The Chena Hot Springs Trail begins at the conversion of the upper and lower Angel Rocks Trails, 1.6 miles into the upper trail and 2.1 miles into the lower trail. This convergence is at the highest point along the Angel Rocks Loop Trail after you’ve climbed around 900 feet.
Once at this convergence, you simply follow the Chena Hot Springs Trail about 6.5 miles until you reach the end at the Chena Hot Springs Resort.
From the Angel Rocks Trailhead to the highest point along the Chena Hot Springs Trail, you’ll have climbed about 1,900 feet in elevation. Your legs are going to want that soothing hot springs soak.
Unless you have a ride waiting for you at the hot springs, you’ll need to figure out how you’re getting back to the trailhead. You have a few options, which I’ve listed from easiest to most difficult:
- Bring a friend and drive separately, leaving one car at the hot springs
- Chain up a bicycle at the hot springs and ride back 7.2 miles on Chena Hot Springs Rd to the trailhead
- Walk the 7.2 miles back along the road
- Retrace the 8.3-mile hike
Note: Fairbanks, AK does have Uber and Lyft, but that’s about one hour south. There are no drivers around the Chena State Recreation Area, so don’t bank on a ridesharing app to get you back.
We were feeling the fatigue after the 8.3-mile hike to the hot springs, so we went with Door #3.
How to get to the Angel Rocks Trailhead
The trailhead is just off Chena Hot Springs Road about one hour north of Fairbanks, AK at Mile Marker 48.9. Heading north, it’s right before the bridge crossing over the North Fork of the Chena River.
There’s a self-pay $5 daily parking fee at the trailhead. It’s also quite buggy at the beginning when you’re walking along the river, so bring bug spray.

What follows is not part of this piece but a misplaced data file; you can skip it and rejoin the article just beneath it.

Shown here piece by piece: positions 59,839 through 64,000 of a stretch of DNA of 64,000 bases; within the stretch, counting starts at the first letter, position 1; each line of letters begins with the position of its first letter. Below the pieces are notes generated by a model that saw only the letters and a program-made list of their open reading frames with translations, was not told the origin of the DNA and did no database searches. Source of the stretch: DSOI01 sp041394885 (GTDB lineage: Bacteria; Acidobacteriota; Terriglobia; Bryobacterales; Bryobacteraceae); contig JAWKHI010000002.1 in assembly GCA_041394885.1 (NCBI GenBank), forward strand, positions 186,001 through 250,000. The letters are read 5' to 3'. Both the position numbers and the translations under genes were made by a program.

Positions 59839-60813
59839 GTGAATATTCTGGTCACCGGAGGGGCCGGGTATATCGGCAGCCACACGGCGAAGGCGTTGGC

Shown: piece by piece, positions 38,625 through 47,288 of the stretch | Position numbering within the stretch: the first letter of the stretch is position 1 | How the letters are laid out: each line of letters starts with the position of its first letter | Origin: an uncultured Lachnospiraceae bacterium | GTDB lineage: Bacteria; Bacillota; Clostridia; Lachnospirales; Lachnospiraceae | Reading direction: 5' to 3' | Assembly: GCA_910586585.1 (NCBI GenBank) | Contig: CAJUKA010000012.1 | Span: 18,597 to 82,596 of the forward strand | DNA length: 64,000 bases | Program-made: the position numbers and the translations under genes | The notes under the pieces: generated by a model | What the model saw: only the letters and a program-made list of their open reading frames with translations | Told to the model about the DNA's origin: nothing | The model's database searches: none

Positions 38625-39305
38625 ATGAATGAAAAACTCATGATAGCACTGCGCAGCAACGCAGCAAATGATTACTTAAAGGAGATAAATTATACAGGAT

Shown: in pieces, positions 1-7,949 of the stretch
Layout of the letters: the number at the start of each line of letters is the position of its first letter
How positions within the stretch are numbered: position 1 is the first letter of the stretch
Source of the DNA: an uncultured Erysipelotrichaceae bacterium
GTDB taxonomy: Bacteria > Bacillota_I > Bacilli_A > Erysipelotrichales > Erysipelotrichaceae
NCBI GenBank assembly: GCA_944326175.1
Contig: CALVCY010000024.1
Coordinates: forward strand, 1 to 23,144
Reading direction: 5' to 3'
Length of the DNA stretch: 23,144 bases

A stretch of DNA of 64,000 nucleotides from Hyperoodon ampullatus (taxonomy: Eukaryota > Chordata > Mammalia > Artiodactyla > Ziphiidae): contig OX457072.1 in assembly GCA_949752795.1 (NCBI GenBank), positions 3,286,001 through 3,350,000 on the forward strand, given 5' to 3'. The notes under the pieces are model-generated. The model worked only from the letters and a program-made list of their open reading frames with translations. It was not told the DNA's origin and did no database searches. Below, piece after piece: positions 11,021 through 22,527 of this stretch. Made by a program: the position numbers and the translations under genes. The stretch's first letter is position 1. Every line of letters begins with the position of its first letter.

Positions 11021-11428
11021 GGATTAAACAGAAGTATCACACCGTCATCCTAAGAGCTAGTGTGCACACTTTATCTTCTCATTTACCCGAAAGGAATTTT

The trail is well-worn and easy to follow as you cut through a dense forest of birch and spruce.
After about 0.8 miles you’ll reach the lower convergence of the upper and lower trails. We elected to follow the upper trail.
Around this point you’ll start to gain elevation, giving you some nice views of the Chena River below.
The forest thins out as you gain elevation. The climb isn’t slippery, though it’s certainly a good workout. There are stairs in a couple of places to assist you.
You’ll recognize the tors when you see them. Not all of them are as massive and pointy as the one pictured in the overview above, but they’re all pretty cool looking.
Keep walking up and around the tors and soon you’ll find the convergence of the upper and lower Angel Rocks Trails as well as the Chena Hot Springs Trail.
At this point you have a choice to make:
- Continue onward on the out-and-back Chena Hot Springs Trail with another 1,000-plus feet of elevation gain, or
- Take the easy way out and loop back on the Angel Rocks Trail.
We pushed onward!
Now you’re walking along the mountain ridge where there are far fewer trees. It’s mostly shoulder-height shrubs with moss and lichen growing low to the ground.